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HMRC internal manual

Employment Status Manual

From
HM Revenue & Customs
Updated
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Agency and temporary workers: agency legislation - provisions from 6 April 2014: fraudulent documents (6 April 2014 onwards)

Applicable from 6 April 2014

Part 2, Chapter 7 Income Tax (Earnings and Pensions) Act 2003, Part 2, Chapter 7, sections 44(4) to 44(6)

HMRC recognise that an employment agency may be provided with a fraudulent document(s) intended to demonstrate the provisions of the agency legislation do not apply to a worker’s arrangement, due to:

(i) the worker not being subject to (or to a right of) supervision, direction, or control as to the manner in which they provide the services, and/or 

(ii) the remuneration receivable by the worker in consequence of providing the services already being treated as employment income before the provisions of the agency legislation are applied.

In such occurrences, where the employment agency has been unaware the document was fraudulent and it has acted upon that document in good faith, then that employment agency will not be held to be the employer of the worker for tax and NICs purposes. The party that will instead be held to be the employer of the worker for tax and NICs purposes is explained below:

(i) Fraudulent document provided by the client to demonstrate the worker was not subject to (or to a right of) supervision, direction, or control as to the manner in which they provide their services.

If, either before or after the worker begins to provide their services, the client provides the agency with a fraudulent document to demonstrate the worker is not subject to (or to a right of) supervision, direction, or control as to the manner in which they provide their services, then after the fraudulent document is provided the worker will be treated as holding an employment with the client and all remuneration receivable by the worker (from any person) in consequence of providing the services, is to be treated as earnings from that employment with the client. This will apply for both income tax and NICs purposes; therefore the client will be responsible for the operation of PAYE and the payment of Class 1 employees/employers NICs.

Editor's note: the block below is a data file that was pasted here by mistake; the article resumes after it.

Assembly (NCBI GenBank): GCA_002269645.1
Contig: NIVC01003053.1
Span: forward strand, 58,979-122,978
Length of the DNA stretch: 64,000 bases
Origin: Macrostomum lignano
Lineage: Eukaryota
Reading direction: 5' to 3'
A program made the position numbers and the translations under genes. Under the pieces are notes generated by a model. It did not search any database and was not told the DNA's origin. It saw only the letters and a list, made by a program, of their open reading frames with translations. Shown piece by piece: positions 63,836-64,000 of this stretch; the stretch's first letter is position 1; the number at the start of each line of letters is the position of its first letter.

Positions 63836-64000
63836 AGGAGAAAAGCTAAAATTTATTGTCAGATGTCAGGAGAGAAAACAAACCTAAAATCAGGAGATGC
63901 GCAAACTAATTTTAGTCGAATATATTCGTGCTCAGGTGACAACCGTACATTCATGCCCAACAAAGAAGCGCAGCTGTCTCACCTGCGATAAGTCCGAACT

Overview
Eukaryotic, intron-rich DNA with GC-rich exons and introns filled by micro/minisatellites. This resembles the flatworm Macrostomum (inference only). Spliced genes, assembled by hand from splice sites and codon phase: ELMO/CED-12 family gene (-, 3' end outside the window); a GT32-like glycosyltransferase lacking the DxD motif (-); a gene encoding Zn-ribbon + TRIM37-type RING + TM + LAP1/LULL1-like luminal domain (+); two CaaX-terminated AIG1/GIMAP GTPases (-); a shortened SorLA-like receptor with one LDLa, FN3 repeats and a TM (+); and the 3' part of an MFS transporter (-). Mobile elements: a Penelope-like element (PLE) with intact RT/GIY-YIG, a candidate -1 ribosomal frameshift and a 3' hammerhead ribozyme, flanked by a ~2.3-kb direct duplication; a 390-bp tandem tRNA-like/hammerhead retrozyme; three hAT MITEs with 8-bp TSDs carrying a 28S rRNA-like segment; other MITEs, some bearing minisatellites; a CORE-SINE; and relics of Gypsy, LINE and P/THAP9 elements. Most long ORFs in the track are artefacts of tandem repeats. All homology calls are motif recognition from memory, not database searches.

If that client is a limited company and it fails to pay HMRC the PAYE debt and interest accrued which it has liability, then HMRC may hold the directors of that company personally liable for paying those amounts due (see ESM2046).

(ii) Fraudulent document provided by a relevant person (see Note), to demonstrate remuneration receivable by the worker in consequence of providing the services is already being treated as employment income before the provisions of the agency legislation are applied.

If, either before or after the worker begins to provide their services, a relevant person provides the employment agency with a fraudulent document which is intended to evidence the remuneration receivable by the worker in consequence of providing the services is already being treated as being employment income before the agency legislation is applied, then after the fraudulent document has been provided the worker will be treated as holding an employment with the relevant person and all remuneration receivable by the worker (from any person) in consequence of providing the services, is to be treated as earnings from that employment with the relevant person. This will apply for both income tax and NICs purposes; therefore the relevant person will be responsible for the operation of PAYE and the payment of Class 1 employees/employers NICs.

Note: “relevant person” means a person other than the client, the worker, or a person connected with the client or with the agency who is resident, or has a place of business in the UK and is party to a contract with the agency (or a person connected with the agency) under, or in consequence of which, the worker’s services are provided, or the agency (or a person connected with the agency), makes payments in respect of the services.

If the relevant person is a limited company and it fails to pay HMRC the PAYE debt and interest accrued which it is liable to pay, then HMRC may hold the directors of that company personally liable for paying those amounts due (see ESM2046).